A New Theory of Consciousness
The other night the angel Gabriel visited me in my dreams. He came, he announced, to inform me of the true nature of consciousness. I was eager to listen. His account ran as follows (I paraphrase, but this was the gist). The most important point to grasp is that consciousness is the body of God. That’s right—God has a body and it’s identical to the totality of consciousness, human and animal. It is quite wrong to suppose that God is disembodied being—no intelligent agent can be that—but it is equally wrong to suppose that all bodies are alike. Some are made of matter, but some take other forms. God’s mind is not a form of consciousness, at least not of the kind we are familiar with; it transcends anything of which we have experience. It is more like mathematics, as conceived by a Platonist. Consciousness and numbers are immaterial (whatever exactly that means—here the angel Gabriel was emphatic), but not in the same way; well, God’s mind has a higher form of immateriality, not to be assimilated to the immateriality of terrestrial consciousness. So we are to picture the being of God as dualistic: on the one hand, his mind is incomprehensibly immaterial, truly beyond what we can imagine (think of its powers!); on the other hand, his body consists of the consciousness with which we are familiar. It is spread out, indefinitely various, concrete in its way, always like something or other. This sprawling object is God’s body. We are thus at one with God, literally parts of his body–and so with all his animal creation.
What then is matter? Here the angel Gabriel was less decisive: he said two views of it were possible. One view holds that matter is a separate level of being, making up our bodies and the general nature of what we call the physical universe. The other view supposes that so-called matter is just mind in disguise—the view humans know as idealism. If we follow the latter view, then God’s body includes everything, excluding numbers and God’s own mind; if we follow the former view, then God’s body stops at consciousness, with the rest of the universe existing outside of it. The important point, as the angel Gabriel kept insisting, is that consciousness is the body of God. God can act through this body, though he is not required to, and it sometimes does things he does not will it to do, rather like our bodies (a problem of evil admittedly arises here). But it gives God some kind of concrete being and joins him inextricably to his creation—he is not the remote entity that theologians have conjectured. You can literally introspect the body of God! He is with us always, inside us, allowing his being to mix with ours. His mind, however, is a thing apart, like nothing we can experience. Theologically speaking, God is at one with his creation, intersecting with conscious life (he has a great fondness for conscious life). He has given his body to us.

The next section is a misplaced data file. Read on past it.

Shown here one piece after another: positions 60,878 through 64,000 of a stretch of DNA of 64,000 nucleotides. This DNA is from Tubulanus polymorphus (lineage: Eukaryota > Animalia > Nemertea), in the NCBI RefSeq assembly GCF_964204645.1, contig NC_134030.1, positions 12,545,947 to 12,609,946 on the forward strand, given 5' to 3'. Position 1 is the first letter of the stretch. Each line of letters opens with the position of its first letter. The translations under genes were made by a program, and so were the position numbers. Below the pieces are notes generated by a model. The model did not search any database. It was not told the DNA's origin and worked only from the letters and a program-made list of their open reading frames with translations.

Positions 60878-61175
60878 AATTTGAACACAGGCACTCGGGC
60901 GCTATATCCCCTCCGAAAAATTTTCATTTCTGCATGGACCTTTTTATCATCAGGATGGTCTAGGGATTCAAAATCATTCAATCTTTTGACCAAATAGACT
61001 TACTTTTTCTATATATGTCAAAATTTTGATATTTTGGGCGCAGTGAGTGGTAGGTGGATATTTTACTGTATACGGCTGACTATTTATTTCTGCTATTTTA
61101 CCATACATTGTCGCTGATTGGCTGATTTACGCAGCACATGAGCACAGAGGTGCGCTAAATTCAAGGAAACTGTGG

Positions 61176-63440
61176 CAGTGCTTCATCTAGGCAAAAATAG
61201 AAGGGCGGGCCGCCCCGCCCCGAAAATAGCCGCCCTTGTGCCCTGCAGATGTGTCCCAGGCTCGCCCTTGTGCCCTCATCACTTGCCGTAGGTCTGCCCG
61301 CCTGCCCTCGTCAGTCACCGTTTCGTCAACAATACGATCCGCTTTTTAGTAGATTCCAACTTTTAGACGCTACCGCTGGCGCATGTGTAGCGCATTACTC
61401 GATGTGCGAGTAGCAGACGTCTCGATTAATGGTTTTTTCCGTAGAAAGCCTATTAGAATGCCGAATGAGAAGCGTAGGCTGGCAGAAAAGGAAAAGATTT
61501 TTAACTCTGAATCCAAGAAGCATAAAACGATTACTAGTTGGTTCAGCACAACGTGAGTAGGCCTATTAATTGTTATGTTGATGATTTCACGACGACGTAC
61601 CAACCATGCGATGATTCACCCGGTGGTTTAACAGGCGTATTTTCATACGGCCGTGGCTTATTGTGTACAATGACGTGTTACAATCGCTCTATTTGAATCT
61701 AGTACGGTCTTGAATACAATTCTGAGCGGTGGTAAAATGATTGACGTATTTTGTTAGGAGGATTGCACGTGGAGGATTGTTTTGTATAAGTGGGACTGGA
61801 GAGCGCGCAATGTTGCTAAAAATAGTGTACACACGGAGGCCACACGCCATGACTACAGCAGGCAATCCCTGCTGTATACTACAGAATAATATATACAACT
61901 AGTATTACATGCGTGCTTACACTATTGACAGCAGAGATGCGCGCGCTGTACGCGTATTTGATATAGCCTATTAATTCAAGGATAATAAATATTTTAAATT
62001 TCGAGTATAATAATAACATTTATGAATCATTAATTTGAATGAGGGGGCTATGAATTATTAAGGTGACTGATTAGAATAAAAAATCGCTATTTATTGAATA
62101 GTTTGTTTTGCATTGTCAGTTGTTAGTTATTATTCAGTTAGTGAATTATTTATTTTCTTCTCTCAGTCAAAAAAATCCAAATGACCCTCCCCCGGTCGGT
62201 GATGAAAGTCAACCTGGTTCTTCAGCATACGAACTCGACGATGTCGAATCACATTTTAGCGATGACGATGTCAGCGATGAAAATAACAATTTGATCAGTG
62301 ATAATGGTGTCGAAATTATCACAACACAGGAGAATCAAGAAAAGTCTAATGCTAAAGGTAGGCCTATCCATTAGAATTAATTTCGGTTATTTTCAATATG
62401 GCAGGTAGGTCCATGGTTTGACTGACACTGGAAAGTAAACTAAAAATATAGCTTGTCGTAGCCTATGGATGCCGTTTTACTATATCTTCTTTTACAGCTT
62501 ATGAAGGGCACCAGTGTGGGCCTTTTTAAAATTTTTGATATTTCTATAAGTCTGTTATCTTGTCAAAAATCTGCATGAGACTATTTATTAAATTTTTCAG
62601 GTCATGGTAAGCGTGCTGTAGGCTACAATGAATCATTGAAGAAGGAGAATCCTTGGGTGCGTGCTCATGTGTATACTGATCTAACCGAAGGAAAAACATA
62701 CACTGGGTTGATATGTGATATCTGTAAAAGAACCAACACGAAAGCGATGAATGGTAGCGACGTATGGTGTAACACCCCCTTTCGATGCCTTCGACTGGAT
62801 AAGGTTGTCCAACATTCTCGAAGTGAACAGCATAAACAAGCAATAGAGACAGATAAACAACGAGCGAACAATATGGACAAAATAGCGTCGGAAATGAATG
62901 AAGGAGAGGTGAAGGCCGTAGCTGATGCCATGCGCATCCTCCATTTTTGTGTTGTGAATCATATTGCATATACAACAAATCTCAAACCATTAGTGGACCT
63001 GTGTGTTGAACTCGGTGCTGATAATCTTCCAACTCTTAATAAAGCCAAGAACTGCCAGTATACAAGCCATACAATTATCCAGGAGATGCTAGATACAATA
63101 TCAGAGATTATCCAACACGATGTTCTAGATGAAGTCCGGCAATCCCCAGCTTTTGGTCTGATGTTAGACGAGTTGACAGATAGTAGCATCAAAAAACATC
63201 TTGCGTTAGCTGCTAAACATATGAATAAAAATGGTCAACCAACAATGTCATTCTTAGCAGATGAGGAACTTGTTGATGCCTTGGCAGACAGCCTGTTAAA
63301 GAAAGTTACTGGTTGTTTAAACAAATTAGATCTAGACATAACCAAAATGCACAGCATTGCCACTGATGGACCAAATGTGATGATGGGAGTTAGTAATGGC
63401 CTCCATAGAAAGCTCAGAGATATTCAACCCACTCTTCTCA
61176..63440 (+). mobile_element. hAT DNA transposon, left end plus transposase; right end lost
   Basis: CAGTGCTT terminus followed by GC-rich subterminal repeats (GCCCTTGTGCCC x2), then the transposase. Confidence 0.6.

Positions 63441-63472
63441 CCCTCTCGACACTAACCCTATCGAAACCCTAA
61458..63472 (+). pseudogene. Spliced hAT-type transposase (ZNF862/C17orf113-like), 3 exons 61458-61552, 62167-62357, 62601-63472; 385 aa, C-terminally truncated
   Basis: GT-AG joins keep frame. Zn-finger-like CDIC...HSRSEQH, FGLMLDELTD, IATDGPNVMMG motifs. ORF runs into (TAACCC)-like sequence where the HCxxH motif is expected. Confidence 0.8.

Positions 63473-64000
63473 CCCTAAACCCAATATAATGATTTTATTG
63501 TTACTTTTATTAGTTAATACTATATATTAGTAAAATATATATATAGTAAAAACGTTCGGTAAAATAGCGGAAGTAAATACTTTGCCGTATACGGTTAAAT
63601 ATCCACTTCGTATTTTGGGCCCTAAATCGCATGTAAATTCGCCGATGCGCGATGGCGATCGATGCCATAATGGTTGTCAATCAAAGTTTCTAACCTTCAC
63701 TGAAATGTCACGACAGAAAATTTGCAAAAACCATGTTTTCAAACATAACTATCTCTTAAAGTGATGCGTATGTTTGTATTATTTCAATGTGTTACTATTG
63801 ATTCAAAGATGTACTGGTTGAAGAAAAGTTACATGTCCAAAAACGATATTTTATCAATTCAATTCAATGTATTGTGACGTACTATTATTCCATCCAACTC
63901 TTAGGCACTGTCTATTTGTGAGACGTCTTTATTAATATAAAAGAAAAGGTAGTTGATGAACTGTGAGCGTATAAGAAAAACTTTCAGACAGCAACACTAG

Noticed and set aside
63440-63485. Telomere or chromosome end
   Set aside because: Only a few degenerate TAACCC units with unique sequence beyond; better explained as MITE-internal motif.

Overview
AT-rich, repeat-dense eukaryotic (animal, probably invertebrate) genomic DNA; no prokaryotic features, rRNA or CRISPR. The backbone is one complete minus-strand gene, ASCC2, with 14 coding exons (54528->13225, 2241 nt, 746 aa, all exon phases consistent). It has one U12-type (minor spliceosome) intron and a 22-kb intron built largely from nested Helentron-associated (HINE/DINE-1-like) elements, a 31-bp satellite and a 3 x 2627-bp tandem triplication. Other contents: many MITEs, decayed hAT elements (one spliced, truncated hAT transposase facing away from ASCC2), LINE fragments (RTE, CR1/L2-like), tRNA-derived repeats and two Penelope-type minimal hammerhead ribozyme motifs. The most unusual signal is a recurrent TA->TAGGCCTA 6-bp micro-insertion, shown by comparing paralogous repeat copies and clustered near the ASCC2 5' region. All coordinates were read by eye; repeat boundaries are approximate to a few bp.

The angel Gabriel allowed that this story might seem incredible, certainly not part of human tradition. He also allowed that mysteries remain—mysteries being the province of God. But he pointed out that the usual human theories of consciousness were also incredible, though we are dulled to their wackier features; was the truth really any more wacky? If there is a God (and who could question that?), and if God needs to have a body (and how could he not?), and if matter could not constitute his body (far too common and grimy)—well then, isn’t consciousness the only thing left to constitute it? And from the point of view of divine design, that is exactly what we should expect: God wishes to unite himself with the creation about which he cares so much. When your consciousness hurts God’s body aches: he suffers with you. He cares as much about you as you care about your body. He is not one of those gods who stands magnificently aloof from conscious life; he is right there with us. So the angel Gabriel asserted, and I could not say otherwise. When I awoke the next morning the world took on a new aspect for me. I felt God’s body throbbing within me.
 I will spare the reader verbatim reportage of the angel Gabriel’s utterances beginning “Oh ye dullards and dimwits!” and going on in the same vein until the final “Get thee hence!” Suffice to say he was mightily unimpressed with human efforts to fathom the nature of consciousness. For how could anything so remarkable be anything other than an aspect of God?